Published: 2022-02-12 21:26
Last Updated: 2022-09-26 02:28
Hundreds of people took part in demonstrations Saturday in London- and similar rallies took place in other cities of the United Kingdom- to protest against the high cost of living, which affects especially low-income families.
In the capital, the demonstrators marched behind a black banner calling for "reducing the energy bill," while another banner called for "price freezing, not the poor," in reference to the high cost of energy that forces low-income families not to heat their homes.
Banners also demanded the departure of Conservative Prime Minister Boris Johnson, bearing the slogan "Conservatives Out."
Former Labor leader Jeremy Corbyn participated in the demonstrations, which took place at the invitation of the People's Assembly, an anti-austerity movement backed by several unions.
Other demonstrations are scheduled to take place in the rest of the United Kingdom, from Glasgow (Scotland) to Cardiff (Wales) via Manchester (Northern England).
A demonstrator in Glasgow held a banner reading, "Maybe if I had saved for wine and cheese, this would have helped me keep my lamps on," in reference to the parties that were held at the Cabinet headquarters despite health restrictions imposed to combat Covid-19, which sparked a scandal and led to a decline in the popularity of Boris Johnson.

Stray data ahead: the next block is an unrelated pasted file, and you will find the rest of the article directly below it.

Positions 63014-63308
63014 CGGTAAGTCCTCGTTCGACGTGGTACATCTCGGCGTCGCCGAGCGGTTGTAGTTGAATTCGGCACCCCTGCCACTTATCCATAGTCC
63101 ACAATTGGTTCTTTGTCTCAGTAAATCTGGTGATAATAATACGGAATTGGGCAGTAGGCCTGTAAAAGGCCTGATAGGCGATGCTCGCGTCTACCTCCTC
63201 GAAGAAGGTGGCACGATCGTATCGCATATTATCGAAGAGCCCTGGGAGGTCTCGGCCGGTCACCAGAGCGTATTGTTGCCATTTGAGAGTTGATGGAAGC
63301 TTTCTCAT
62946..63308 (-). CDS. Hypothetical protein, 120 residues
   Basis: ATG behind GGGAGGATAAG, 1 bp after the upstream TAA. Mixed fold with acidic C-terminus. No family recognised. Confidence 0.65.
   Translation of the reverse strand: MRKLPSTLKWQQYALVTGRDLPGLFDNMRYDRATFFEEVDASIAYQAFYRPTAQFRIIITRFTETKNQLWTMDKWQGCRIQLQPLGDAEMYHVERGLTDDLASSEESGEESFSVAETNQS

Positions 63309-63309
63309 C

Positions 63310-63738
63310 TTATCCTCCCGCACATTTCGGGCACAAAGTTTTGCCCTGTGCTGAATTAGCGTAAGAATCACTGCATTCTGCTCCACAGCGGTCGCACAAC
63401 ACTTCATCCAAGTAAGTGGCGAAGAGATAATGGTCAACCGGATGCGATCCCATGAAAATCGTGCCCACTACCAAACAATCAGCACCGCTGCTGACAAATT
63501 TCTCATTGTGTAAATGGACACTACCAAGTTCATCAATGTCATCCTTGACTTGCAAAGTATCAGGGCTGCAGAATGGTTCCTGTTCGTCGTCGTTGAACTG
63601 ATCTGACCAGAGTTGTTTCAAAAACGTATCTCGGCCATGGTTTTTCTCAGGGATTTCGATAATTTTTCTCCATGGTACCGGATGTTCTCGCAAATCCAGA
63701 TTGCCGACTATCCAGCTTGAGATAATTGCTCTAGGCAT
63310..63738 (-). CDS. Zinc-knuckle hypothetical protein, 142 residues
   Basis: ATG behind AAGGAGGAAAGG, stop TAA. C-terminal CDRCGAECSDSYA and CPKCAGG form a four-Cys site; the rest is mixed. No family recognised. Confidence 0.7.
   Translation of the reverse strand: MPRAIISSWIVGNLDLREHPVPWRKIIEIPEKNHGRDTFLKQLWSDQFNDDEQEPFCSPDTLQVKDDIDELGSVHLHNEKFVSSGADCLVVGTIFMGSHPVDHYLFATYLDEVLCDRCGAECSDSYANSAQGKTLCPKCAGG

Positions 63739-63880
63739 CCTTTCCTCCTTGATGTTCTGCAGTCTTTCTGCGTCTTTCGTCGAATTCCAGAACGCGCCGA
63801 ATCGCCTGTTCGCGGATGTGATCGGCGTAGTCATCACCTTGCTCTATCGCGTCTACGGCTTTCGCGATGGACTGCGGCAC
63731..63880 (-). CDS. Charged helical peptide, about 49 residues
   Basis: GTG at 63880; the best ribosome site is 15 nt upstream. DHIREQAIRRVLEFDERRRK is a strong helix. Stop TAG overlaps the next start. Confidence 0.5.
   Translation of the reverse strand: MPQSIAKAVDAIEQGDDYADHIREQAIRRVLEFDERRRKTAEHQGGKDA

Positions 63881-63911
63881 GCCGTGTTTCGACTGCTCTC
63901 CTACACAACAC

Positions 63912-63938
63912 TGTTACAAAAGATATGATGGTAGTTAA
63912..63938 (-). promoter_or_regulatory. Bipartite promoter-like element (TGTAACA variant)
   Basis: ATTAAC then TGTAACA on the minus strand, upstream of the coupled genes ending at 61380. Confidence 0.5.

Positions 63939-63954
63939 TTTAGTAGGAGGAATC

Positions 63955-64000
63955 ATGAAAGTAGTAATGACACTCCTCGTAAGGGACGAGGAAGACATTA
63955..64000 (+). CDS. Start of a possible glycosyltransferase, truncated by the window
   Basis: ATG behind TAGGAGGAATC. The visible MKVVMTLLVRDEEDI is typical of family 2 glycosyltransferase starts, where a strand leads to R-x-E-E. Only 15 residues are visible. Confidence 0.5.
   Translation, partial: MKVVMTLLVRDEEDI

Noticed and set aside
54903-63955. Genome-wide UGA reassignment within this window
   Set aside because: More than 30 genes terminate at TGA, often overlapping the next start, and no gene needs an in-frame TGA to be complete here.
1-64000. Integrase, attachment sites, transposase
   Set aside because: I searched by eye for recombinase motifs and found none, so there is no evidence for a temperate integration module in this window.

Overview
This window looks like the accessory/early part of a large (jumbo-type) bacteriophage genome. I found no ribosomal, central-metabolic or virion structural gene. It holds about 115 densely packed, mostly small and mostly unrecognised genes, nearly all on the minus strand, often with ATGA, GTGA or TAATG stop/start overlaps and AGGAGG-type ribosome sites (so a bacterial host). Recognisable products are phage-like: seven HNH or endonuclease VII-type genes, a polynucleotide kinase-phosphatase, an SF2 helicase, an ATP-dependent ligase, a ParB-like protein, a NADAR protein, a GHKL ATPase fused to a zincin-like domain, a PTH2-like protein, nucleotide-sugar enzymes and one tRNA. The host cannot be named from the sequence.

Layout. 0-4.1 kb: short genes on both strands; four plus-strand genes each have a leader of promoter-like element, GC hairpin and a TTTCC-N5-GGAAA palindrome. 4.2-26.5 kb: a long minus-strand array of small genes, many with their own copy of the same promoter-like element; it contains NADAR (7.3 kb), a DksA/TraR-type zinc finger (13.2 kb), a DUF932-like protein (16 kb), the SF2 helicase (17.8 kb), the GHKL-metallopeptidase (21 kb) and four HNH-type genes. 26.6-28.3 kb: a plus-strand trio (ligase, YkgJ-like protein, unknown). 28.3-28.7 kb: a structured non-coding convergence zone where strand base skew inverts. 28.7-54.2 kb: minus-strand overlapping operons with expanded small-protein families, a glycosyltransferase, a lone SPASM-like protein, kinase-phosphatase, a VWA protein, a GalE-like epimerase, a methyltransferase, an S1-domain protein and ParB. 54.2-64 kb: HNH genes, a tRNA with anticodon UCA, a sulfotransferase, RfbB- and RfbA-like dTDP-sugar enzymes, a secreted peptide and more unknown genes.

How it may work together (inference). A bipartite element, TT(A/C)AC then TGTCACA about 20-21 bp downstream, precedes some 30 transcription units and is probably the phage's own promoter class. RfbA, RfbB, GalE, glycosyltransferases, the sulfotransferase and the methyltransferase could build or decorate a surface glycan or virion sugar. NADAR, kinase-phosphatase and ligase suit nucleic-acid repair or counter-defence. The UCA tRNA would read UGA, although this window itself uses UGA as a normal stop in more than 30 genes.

"The working classes should not pay the price for a crisis they did not cause," Laura Peacock, National Secretary of the People's Assembly, wrote on Twitter.
Britain's trade union TUC warned Monday that low-income workers were facing a "very difficult period" due to the rising cost of living.
The union confirmed in a report that the number of workers benefiting from "universal credit", the assistance allocated to the unemployed or those with low wages, increased by 1.3 million people compared to the number before the Covid-19 pandemic.
A study of the British Trade Union Confederation of 2,200 workers shows that 12.5 percent of them say they will face difficulties in securing their needs.
The Bank of England warned that inflation, which reached a 30-year high in the UK of 5.4 percent at the end of 2021, could rise to 7.25% by April and is unlikely to return to its normal levels two years ago.